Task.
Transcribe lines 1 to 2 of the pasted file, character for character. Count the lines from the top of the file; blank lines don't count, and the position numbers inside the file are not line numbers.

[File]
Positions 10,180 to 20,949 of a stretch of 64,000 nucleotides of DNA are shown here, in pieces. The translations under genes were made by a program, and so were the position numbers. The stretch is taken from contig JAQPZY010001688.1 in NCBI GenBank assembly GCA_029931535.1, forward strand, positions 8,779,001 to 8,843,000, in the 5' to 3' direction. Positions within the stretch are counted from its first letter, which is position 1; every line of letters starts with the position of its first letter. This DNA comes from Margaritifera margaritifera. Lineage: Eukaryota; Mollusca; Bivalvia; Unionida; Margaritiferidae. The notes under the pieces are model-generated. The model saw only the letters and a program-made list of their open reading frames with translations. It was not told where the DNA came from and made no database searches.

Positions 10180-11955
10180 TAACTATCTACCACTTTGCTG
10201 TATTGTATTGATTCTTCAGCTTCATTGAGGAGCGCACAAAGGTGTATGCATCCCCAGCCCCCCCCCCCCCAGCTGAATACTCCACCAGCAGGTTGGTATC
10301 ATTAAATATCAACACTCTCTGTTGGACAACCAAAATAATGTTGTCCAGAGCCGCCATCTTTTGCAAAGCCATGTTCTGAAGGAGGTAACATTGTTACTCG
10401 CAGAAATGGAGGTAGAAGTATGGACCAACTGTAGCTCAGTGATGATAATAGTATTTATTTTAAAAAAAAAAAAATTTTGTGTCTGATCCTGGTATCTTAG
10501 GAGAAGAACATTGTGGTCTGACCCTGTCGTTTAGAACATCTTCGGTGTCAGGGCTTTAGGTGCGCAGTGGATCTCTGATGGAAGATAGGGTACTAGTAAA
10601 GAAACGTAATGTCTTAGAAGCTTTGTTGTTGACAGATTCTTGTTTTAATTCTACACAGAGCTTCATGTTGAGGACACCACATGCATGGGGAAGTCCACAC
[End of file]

Positions 10,180 to 20,949 of a stretch of 64,000 nucleotides of DNA are shown here, in pieces. The translations under genes were made by a program, and so were the position numbers. The stretch is taken from contig JAQPZY010001688.1 in NCBI GenBank assembly GCA_029931535.1, forward strand, positions 8,779,001 to 8,843,000, in the 5' to 3' direction. Positions within the stretch are counted from its first letter, which is position 1; every line of letters starts with the position of its first letter. This DNA comes from Margaritifera margaritifera. Lineage: Eukaryota; Mollusca; Bivalvia; Unionida; Margaritiferidae. The notes under the pieces are model-generated. The model saw only the letters and a program-made list of their open reading frames with translations. It was not told where the DNA came from and made no database searches.

Positions 10180-11955